Equipment

Are Retreaded Tires Gaining Market Share over Replacements?

February 2014, TruckingInfo.com - WebXclusive

by Jim Park, Equipment Editor - Also by this author

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"There is a very wide variety of products in the replacement market, which range in size, wheel position, application type, tier and quality," Crehan says. "These variations all affect the 'average' cost of a replacement tire. For the fleet, a replacement tire must provide value, and this value is achieved by making the most appropriate selection for the vehicle, whether that selection is a new tire replacement or a retread."

Appreciating Assets

Regrettably, tires seldom become more valuable over time. But fleets should learn to appreciate the value of their tire and casing assets. They  represent a significant part of the lifetime cost equation.

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MTD pegged the value of a casing in 2013 at $78.61. That, of course, is the average price retreaders were paying for casings last year, not the value of the casings you carry on the books. A casing can be worth two or three times that to fleets, depending on how many times the tire is retreaded.

A premium casing will retread more times than a cheap one, thus extending the payback and lowering the lifetime cost per mile. But there are instances where retreading may not be cost-effective. It's really a call each fleet has to make, says Crehan.

"A fleet must determine its casing inventory and quality to determine what part of its replacement program will be in the retread area," he notes.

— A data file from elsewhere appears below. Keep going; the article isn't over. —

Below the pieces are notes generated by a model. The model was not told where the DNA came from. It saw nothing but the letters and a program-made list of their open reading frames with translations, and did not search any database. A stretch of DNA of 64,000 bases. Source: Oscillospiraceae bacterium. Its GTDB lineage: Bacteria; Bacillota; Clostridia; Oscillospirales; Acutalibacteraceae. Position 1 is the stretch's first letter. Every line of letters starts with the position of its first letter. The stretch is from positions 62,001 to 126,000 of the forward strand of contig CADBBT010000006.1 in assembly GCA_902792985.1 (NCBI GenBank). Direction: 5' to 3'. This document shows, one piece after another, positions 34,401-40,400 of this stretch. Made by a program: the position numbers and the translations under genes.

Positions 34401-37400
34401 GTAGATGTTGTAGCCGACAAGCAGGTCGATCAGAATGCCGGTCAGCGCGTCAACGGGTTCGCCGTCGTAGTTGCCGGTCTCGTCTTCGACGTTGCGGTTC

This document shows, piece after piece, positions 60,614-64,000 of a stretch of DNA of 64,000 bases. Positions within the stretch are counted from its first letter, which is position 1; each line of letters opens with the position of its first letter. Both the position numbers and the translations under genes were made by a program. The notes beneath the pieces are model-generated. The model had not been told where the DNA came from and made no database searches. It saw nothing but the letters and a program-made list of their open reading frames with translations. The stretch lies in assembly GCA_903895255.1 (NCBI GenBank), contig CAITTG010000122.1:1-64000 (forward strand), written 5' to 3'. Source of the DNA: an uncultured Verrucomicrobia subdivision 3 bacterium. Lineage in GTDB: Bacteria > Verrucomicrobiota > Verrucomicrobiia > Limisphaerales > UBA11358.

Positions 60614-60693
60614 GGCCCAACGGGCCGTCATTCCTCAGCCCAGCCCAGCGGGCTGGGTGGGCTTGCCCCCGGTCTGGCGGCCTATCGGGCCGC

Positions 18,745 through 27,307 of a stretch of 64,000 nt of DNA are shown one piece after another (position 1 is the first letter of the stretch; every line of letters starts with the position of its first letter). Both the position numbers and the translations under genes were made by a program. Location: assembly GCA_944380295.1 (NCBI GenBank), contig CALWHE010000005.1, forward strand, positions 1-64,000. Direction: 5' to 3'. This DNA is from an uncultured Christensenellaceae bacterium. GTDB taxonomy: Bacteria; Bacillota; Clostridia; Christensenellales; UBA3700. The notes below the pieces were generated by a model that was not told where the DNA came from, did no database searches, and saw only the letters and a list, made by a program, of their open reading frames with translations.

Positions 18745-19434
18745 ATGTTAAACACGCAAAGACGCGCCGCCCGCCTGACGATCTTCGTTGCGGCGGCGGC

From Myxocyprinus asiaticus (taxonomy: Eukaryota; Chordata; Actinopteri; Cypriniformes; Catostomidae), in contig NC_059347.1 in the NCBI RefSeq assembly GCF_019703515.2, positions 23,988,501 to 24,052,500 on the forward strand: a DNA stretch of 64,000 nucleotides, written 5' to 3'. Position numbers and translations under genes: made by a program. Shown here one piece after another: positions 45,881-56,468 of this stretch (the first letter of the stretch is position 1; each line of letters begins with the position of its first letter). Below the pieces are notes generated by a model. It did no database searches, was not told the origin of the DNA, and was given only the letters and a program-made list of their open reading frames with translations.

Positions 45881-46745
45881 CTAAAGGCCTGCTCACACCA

Lower cost remains a significant advantage of retreading and a good part of the reason retreads have been popular for many years. The retread processes and products have significantly advanced during the last 20-25 years and deliver measurable value to fleet customers. Even if the price gap is narrowing, they still represent a significant savings over new replacement tires.

"There are many different types and quality of retreads now available," says Crehan. "Fleets that choose to retread can save themselves significant amounts of money with a well managed program and good retreaders on the team."

Michelin also provided us with some data from the Rubber Manufacturers Association, showing some slightly different numbers than MTD presented. Michelin says the recent RMA information it has shows the number of replacement tires shipped in 2013 was down 1.9% from 16.3 million in 2012 to 15.85 million last year. The number of retreads produced in 2013 was down 0.3% from 14.8 million in 2012 to 14.4 million. "There does not seem to be a measurable market share gain in the retread market," Crehan pointed out.


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Comments

  1. 1. Ben Kipp [ February 13, 2014 @ 03:55PM ]

    Very good article, basic, to the point, not bogged down with technical info, but specific enough to cover the issue at hand. Anybody in the commercial tire industry should read this. Very well written.

 

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